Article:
Mustafa Akyol is the kind of public intellectual our fractured world needs. He is anchored in a specific tradition but also capable of engaging others with nuance, humility, and good will. In this timely and important book, Akyol provides an insightful account of an Islamic Jesus and a wonderful resource for anyone interested in Abrahamic dialogue. –John Barton, PhD, Director of the Center for Faith and Learning, Pepperdine University
Interfaith dialogue is undoubtedly an admirable way of advancing tolerance and understanding. But removing one’s ‘military boots’ and stepping into the proverbial shoes of another religious conviction in order to ask ‘what can Jesus teach Muslims today?’ is the preferred way of this book, which I applaud unequivocally. Akyol’s proposition to discern the Islamic Jesus through the early apocryphal literature uncannily echoes the Orthodox Church’s priority to illuminate the Gospel Jesus through the eastern liturgical tradition. –Rev. Dr. John Chryssavgis, Archdeacon of the Ecumenical Patriarchate and author of Bartholomew: Apostle and Visionary
The Islamic Jesus is about so much more than Islam or Jesus. It’s about the very bridge that connects Jews and Christians with the followers of Mohammad. Regardless of whether he’s a Jewish radical or a Christian Messiah, Jesus is also one of the most beloved prophets in Islam. In this book, Mustafa Akyol expertly distills the Jesus persona and the role it plays in all three religions. This is a profound contribution in proving that Judaism and Christianity are not adversaries to Muslims, but rather intrinsic parts of the entire Islamic belief system. –Reza Aslan, author of No god but God and Zealot
Table of Contents:
Foreword by Reza Aslan
Introduction: Meeting James
Chapter One: The King of the Jews
Chapter Two: The Jewish Christian ‘heresy’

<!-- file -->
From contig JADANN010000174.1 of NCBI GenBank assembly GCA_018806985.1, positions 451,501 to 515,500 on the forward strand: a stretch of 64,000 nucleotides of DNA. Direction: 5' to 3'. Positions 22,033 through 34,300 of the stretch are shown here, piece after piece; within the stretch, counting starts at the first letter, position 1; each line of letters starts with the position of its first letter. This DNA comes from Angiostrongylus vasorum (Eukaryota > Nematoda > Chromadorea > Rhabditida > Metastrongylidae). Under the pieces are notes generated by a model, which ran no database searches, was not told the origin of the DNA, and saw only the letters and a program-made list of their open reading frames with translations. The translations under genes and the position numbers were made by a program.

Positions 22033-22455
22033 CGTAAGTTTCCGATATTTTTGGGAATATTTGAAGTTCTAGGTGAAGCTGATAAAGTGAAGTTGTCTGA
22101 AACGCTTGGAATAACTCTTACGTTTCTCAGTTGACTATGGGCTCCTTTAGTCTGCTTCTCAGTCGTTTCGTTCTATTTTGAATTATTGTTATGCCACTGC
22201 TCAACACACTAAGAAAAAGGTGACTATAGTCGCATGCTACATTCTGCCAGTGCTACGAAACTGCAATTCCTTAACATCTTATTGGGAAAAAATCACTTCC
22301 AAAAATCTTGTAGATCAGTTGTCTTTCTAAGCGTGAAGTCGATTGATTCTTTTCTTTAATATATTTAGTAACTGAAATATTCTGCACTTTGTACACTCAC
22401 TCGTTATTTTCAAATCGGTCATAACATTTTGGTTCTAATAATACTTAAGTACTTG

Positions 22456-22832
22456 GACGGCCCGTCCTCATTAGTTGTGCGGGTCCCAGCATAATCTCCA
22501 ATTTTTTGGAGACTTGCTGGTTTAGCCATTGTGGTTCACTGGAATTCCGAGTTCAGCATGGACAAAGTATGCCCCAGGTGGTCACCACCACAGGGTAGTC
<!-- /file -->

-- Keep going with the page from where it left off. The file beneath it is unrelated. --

Chapter Three: A Rebirth in Arabia
Chapter Four: The Missing Link
Chapter Five: Mary and Her Baby
Chapter Six: The Qur’anic Jesus
Chapter Seven: Islamic Christology
Chapter Eight: A Second Coming?
Chapter Nine: What Jesus can teach Muslims today
“A welcome expansion of the fragile territory known as common ground.” –The New York Times
When Reza Aslan’s bestseller Zealot came out in 2013, there was criticism that he hadn’t addressed his Muslim faith while writing the origin story of Christianity. In fact, Ross Douthat of The New York Times wrote that “if Aslan had actually written in defense of the Islamic view of Jesus, that would have been something provocative and new.”
Mustafa Akyol’s The Islamic Jesus is that book.
The Islamic Jesus reveals startling new truths about Islam in the context of the first Muslims and the early origins of Christianity. Muslims and the first Christians–the Jewish followers of Jesus–saw Jesus as not divine but rather as a prophet and human Messiah and that salvation comes from faith and good works, not merely as faith, as Christians would later emphasize. What Akyol seeks to reveal are how these core beliefs of Jewish Christianity, which got lost in history as a heresy, emerged in a new religion born in 7th Arabia: Islam.
Akyol exposes this extraordinary historical connection between Judaism, Jewish Christianity and Islam–a major mystery unexplored by academia. From Jesus’ Jewish followers to the Nazarenes and Ebionites to the Qu’ran’s stories of Mary and Jesus, The Islamic Jesus will reveal links between religions that seem so contrary today. It will also call on Muslims to discover their own Jesus, at a time when they are troubled by their own Pharisees and Zealots.
Library Journal 01/01/2017 (EAN 9781250088703, Other)
Wilson Nonfiction Catalog 04/11/2019 (EAN 9781250088703, Other)
Kirkus Reviews 12/15/2016 (EAN 9781250088697, Hardcover)
Publishers Weekly 12/12/2016 (EAN 9781250088697, Hardcover) – *Starred Review
Library Journal 01/01/2017 pg. 104 (EAN 9781250088697, Hardcover) – *Starred Review
Wilson Nonfiction Catalog 04/11/2019 (EAN 9781250088697, Hardcover)
Contributor Bio: Akyol, Mustafa
MUSTAFA AKYOL is a regular contributing opinion writer for The New York Times since 2013, covering matters of Islam in the modern world. His earlier books, Islam without Extremes (2011) and The Islamic Jesus (2017), have been reviewed and praised by The New York Times, The Wall Street Journal, Financial Times, and the Economist. Islam without Extremes was long-listed for the 2012 Lionel Gelber Prize literary prize, while being banned in Malaysia for challenging the “religion police.”